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Swinging for the Fences

With a World Series Championship under his belt, Bobby Bonilla sets his sights on his place in baseball history.
Kenneth Shouler
From the Print Edition:
Chuck Norris, Jul/Aug 98

(continued from page 3)

When he returned to Pittsburgh later that week to play against his old team, he was booed by the Pirates fans. After a golf ball thrown from the stands hit him in the head, he went back to the dugout to get a helmet. The Pirates' organist played "Take the Money and Run."

Bonilla had a better year in 1993, reporting to camp with a thicker skin and a thinner body, hitting 34 homers and driving in 87 runs. But controversy continued to swirl around him when he threatened reporter Bob Klapisch, co-author of The Worst Team Money Could Buy, a clubhouse exposé that laid bare many of the team's peccadilloes from the previous year. "I'll hurt you," Bonilla said to Klapisch, as the writer approached his locker after a game. Horowitz had to hold Bonilla back.

By his third year in New York, Bonilla had grown more comfortable with the pressure. He said it all changed when a cartoon on the back of the Daily News portrayed him wearing diapers, with a headline reading "Baby Bonilla." "My wife looked at it and started cracking up," he says. "I said, 'Honey, you all right?' It was funny, genuinely funny. From then on I put everything else behind. It took me a while after that, but I realized it was a war you cannot win."

In 1994 he was hitting .290 with 20 homers and 67 RBI when a strike shut the season down in early August. He started the 1995 season strong, hitting 18 homers, 53 RBI and .325 into July, but the Orioles, who needed a cleanup hitter and right fielder, snatched up Bonilla.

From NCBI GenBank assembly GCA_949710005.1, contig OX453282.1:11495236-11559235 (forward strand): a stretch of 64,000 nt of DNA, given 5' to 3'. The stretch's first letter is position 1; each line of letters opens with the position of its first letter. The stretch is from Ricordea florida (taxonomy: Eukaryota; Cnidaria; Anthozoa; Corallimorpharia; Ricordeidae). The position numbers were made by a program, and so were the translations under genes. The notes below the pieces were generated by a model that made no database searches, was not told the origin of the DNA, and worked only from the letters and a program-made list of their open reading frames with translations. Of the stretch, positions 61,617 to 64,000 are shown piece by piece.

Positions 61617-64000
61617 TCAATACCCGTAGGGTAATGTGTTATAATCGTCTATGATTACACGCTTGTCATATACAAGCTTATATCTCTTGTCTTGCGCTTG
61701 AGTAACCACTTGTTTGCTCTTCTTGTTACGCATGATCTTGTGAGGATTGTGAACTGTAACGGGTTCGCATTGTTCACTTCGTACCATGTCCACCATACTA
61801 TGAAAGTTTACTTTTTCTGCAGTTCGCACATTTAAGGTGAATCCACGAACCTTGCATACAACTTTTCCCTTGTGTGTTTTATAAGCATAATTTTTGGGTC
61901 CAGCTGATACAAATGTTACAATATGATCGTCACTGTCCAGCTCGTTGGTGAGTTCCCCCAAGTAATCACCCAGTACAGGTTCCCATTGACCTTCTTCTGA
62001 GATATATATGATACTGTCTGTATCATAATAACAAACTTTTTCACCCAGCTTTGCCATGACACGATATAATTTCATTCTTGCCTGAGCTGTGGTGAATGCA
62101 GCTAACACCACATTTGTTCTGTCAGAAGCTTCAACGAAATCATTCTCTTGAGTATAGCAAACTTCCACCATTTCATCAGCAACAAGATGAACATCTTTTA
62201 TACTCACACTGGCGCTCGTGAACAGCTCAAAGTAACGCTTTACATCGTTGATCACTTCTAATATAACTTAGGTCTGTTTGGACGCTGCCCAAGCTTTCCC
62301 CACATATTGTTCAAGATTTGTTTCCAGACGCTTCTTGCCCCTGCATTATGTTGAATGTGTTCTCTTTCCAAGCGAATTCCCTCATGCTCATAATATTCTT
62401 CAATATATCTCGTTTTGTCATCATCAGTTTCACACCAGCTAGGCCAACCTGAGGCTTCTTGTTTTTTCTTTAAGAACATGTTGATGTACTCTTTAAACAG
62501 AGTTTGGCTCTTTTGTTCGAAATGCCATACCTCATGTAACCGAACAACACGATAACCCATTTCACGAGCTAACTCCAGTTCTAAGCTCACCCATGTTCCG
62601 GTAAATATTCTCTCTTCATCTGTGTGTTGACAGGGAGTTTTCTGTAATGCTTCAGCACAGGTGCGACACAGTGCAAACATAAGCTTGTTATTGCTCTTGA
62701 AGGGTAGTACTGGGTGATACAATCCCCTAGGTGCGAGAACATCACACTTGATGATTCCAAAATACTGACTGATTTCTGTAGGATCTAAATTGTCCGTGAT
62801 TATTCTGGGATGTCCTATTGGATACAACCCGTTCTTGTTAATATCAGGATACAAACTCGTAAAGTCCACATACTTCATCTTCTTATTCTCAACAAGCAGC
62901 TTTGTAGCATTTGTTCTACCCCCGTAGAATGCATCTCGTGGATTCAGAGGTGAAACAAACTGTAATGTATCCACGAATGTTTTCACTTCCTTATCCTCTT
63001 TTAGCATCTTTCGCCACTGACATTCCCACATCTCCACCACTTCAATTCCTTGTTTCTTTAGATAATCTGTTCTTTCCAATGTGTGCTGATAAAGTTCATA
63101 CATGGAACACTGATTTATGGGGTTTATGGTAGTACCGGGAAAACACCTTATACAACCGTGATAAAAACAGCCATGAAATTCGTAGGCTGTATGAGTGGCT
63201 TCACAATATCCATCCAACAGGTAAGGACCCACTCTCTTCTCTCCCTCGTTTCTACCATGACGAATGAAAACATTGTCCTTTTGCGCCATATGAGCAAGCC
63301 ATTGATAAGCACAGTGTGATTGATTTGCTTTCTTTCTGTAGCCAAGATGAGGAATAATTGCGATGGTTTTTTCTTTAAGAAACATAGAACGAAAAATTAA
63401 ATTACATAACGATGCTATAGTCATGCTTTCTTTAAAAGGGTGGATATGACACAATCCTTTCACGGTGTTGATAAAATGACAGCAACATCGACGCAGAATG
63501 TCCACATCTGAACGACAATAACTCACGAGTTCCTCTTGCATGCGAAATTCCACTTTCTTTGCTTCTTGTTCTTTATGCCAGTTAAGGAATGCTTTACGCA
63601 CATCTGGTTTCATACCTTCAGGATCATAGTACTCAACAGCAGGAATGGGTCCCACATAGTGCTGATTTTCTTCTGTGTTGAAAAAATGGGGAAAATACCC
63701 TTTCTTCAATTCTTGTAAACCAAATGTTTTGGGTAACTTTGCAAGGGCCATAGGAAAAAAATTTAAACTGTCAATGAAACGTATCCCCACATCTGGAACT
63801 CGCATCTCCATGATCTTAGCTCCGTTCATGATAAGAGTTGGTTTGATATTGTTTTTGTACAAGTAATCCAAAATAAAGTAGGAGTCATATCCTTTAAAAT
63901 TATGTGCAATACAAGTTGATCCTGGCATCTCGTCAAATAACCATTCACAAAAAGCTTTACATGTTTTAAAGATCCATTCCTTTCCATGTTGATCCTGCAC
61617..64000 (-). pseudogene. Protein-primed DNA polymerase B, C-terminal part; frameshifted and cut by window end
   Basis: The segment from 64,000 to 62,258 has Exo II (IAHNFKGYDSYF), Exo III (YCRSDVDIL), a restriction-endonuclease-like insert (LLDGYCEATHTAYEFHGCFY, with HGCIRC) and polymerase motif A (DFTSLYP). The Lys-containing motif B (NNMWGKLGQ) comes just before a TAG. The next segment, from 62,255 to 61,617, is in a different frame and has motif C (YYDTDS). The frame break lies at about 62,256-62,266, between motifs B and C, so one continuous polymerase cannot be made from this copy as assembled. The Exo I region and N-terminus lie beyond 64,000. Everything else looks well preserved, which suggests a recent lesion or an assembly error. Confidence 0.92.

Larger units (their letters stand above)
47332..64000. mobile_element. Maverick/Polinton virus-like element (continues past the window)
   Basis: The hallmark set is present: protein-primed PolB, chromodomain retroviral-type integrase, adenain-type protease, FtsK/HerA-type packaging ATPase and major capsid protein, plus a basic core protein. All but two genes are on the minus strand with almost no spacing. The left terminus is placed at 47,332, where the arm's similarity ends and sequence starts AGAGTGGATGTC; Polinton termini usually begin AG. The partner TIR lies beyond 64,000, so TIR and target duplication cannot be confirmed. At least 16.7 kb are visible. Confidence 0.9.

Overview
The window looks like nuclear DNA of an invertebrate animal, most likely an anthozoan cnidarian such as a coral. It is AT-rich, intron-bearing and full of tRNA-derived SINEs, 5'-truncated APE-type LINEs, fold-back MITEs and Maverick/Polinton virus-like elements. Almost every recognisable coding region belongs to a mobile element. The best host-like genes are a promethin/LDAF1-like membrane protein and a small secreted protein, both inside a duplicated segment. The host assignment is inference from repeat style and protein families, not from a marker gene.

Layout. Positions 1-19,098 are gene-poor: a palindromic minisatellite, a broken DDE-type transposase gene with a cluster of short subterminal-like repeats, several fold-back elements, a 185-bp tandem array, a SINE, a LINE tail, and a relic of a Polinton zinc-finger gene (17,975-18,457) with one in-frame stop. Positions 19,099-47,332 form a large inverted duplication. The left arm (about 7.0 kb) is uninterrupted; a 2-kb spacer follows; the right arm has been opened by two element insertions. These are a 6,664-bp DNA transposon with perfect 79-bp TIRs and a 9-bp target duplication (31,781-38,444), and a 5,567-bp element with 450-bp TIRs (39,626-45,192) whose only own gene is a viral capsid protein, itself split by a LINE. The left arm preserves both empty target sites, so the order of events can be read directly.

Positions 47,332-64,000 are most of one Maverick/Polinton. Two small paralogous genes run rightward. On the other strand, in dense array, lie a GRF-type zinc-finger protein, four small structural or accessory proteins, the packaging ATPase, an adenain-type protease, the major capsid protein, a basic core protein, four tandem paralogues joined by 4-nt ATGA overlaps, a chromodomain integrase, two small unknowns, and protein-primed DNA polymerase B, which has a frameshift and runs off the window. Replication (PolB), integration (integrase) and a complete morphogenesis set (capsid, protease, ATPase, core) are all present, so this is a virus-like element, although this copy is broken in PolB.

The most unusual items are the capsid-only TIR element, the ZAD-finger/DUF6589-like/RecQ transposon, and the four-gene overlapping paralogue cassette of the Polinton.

"I was a little sad. I don't know if you can be sad and relieved at the same time, but that's what I was feeling," recalls Bonilla. "I saw my father, my family, my wife and kids and my brothers. I met some nice people at Shea, but I was also relieved because I didn't have to put up with any more shit."

Bonilla left some good in his wake. For five years he has run a bowling tournament in New York City that benefits the Hispanic Scholarship Fund. For his efforts, he received the Thurman Munson and Gary Carter awards for humanitarian concern in the community. A veritable who's who in baseball show up to bowl in his tournament. Cigar lovers Tino Martinez and Cecil Fielder bowl, as do Paul Molitor, Craig Biggio, Frank Thomas, Ken Griffey Jr., Kirby Puckett, and Ozzie Smith.

With the New York-Baltimore swap completed, Bonilla left a Mets team that played .479 in 1995 for an Orioles team that fared only slightly better at .493. "What sticks out in my mind [about the first season in Baltimore] was the night Cal Ripken broke the record," says Bonilla. The night was September 6, 1995, and Ripken eclipsed Lou Gehrig's mark by playing in his 2,131st consecutive game. "He was a master at work," Bonilla recalls. "I remember every day in 1995 anticipating the streak." Bonilla admits that he wondered if teammates in the Baltimore clubhouse would be afraid to step on Ripken's feet or accidentally bump into him and cause an injury. "But then I saw him wrestling with [Baltimore outfielder] Jeffrey Hammonds," and he stopped worrying.

In 1996, Bonilla helped Baltimore win 88 games and make the playoffs as a wild-card team. "I was the only one having a problem with Davey [Johnson, the Baltimore manager] because I didn't want to DH. It means so much to me to play, and I mean pick up a glove, pick up a bat." Nevertheless, he was designated hitter in 44 of 159 games and posted his best season in years, finishing with 28 homers and 116 RBI. In the playoffs, the Orioles beat Cleveland and then lost to New York.

After the 1996 season, Bonilla became a free agent and was picked up by the Marlins. In Florida he was reunited with Jim Leland, his old Pittsburgh manager whom many consider to be the best in the business. "Everything you hear about Leland is right on the mark," says Bonilla. "He's not only good with young players, he's good with all types of players. If you ask what your situation is, he'll answer it for you. He won't bullshit you. He's a no-nonsense guy with a big heart."

Florida had a good mix of youth and veterans. "I like to have fun and keep things in perspective," says Bonilla. The atmosphere was loose and Bonilla even found a few smoking buddies. He enjoys Davidoff Special "T"s and Gran Cru No. 5s and Ashton Maduro No. 40s--all mild cigars. "Very mild," he affirms. "I can't smoke the harsh ones."


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